Richard Hell grew up in Kentucky. At 17 he dropped out of high school and came to New York to be a poet. In the early ’70s he formed the band the Neon Boys with his high school friend Tom Verlaine, which evolved into Television in 1974. After a year Richard left that bunch and started the Heartbreakers with former New York Dolls Johnny Thunders and Jerry Nolan. Hell departed the Heartbreakers in 1976 to found Richard Hell and the Voidoids, whose 1977 album Blank Generation is one of the landmarks of “punk.” The Voidoids would make one more album, Destiny Street (1982), before Hell retired from music. Soon after, Hell became a professional writer, author of the novels Go Now (1996) and Godlike (2005), and the collection of lyrics, essays, notebooks, drawings, etc., Hot and Cold (2001), as well as a contributor of essays, reportage, and fiction to such publications as Spin, GQ, Esquire, Purple, The Village Voice, Vice, Bookforum, Art in America, The New York Times, and The New York Times Book Review. From 2004 to 2006 he was the film critic for BlackBook magazine. His most recent book is the acclaimed autobiography, I Dreamed I Was a Very Clean Tramp (2013).
Blessed with a commanding, blast-it-to-the-back-of-the-room voice, the 23-year-old Lydia Loveless was raised on a family farm in Coshocton, Ohio—a small weird town with nothing to do but make music. With a dad who owned a country music bar, Loveless often woke up with a house full of touring musicians scattered on couches and floors.
When she got older, in the time-honored traditions of teenage rebellion, she turned her back on these roots, moved to the city (Columbus, OH) and immersed herself in the punk scene, soaking up the musical and attitudinal influences of everyone from Charles Bukowski to Richard Hell to Hank III.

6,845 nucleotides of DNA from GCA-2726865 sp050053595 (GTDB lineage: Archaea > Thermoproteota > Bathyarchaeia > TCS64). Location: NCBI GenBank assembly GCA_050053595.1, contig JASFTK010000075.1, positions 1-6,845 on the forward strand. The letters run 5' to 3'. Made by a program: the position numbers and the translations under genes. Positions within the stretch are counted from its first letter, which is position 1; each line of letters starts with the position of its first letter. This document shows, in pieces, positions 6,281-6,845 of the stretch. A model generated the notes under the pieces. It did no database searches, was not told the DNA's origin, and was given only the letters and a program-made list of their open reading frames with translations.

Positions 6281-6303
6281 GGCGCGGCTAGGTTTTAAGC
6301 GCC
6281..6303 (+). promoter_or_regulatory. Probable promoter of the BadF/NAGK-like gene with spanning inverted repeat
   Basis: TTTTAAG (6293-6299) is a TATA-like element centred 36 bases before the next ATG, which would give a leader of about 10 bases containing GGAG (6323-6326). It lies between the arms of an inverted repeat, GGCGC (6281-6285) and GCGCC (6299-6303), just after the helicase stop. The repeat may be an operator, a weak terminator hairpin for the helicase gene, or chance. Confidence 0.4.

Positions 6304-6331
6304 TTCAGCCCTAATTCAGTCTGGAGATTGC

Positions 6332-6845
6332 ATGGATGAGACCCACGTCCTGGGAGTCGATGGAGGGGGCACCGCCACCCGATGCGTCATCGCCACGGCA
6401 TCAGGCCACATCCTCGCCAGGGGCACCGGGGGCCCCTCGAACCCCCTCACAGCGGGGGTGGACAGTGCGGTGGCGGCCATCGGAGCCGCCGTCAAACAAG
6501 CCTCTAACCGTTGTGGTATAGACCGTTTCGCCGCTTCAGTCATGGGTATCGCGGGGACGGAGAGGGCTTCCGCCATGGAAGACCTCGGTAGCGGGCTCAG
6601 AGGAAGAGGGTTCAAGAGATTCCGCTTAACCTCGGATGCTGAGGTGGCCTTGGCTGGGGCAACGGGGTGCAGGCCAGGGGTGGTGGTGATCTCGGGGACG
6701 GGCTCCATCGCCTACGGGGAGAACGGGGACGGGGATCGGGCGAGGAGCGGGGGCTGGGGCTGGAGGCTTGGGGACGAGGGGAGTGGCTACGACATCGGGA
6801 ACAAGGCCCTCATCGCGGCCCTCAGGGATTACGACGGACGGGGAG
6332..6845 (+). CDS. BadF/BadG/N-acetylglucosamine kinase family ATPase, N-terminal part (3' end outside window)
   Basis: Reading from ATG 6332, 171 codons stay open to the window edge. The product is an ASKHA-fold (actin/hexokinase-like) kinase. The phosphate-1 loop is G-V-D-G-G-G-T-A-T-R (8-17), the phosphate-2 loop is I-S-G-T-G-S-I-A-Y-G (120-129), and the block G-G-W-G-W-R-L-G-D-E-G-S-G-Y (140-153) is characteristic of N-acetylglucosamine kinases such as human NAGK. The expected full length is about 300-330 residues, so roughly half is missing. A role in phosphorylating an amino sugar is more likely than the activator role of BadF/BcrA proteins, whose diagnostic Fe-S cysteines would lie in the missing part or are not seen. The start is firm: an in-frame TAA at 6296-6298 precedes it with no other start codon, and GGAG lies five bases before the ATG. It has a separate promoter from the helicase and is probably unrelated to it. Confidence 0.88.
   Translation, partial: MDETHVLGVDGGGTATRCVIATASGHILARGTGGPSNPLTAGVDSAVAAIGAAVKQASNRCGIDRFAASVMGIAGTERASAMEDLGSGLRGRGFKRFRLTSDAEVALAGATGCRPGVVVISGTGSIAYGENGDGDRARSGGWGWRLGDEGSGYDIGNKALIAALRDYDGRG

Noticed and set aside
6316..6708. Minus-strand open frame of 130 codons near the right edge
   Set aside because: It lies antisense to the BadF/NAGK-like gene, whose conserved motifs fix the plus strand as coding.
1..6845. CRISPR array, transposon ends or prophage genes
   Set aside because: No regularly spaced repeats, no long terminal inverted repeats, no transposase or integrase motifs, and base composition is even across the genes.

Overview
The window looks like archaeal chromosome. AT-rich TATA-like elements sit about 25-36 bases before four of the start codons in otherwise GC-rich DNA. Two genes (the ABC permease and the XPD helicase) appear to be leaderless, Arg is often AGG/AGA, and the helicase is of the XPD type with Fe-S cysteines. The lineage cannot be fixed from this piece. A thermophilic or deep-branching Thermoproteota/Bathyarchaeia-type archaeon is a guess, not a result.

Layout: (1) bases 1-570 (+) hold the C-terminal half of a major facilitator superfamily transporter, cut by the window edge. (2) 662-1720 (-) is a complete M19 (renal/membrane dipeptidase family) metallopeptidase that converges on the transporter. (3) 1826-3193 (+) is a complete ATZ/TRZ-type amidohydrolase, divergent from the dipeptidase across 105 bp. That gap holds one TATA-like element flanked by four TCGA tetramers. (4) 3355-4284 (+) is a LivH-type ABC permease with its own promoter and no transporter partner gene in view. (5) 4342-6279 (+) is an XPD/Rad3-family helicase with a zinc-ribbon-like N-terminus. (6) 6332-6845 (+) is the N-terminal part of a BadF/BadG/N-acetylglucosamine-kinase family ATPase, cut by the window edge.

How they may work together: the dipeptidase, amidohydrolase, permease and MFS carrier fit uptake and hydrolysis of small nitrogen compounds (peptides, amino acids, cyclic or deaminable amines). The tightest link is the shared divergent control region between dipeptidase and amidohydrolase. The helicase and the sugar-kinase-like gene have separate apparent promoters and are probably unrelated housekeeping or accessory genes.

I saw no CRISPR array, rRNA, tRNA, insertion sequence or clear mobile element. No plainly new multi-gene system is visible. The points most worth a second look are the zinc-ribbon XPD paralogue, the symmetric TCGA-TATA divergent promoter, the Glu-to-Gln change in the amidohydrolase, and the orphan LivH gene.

Two years after the critical success of her breakout second album, Indestructible Machine, Lydia Loveless emerges from the trenches of hometown Columbus, OH with the gloves off and brimming with confidence on Somewhere Else. While her previous album was described as “hillbilly punk with a honky-tonk heart” (Uncut), this one can’t be so quickly shoehorned into neat categorical cubbyholes. No, things are different this time around—Loveless and her band have collectively dismissed the genre blinders and sonic boundaries that come from playing it from a safe, familiar place.
Writing from this new-found place of conviction, Lydia crafted 10 songs that are stark in their honesty, self-examination, and openness. Somewhere Else is more elemental than any of Loveless’s previous material; it’s about longing for the other, whether that’s something emotional, physical, or mental, all anchored by her arresting voice that sounds beyond her years. Creatively speaking, if Indestructible Machine was an all-night bender, Somewhere Else is the forlorn twilight of the next day, when that creeping nostalgia has you looking back for someone, something, or just... anything.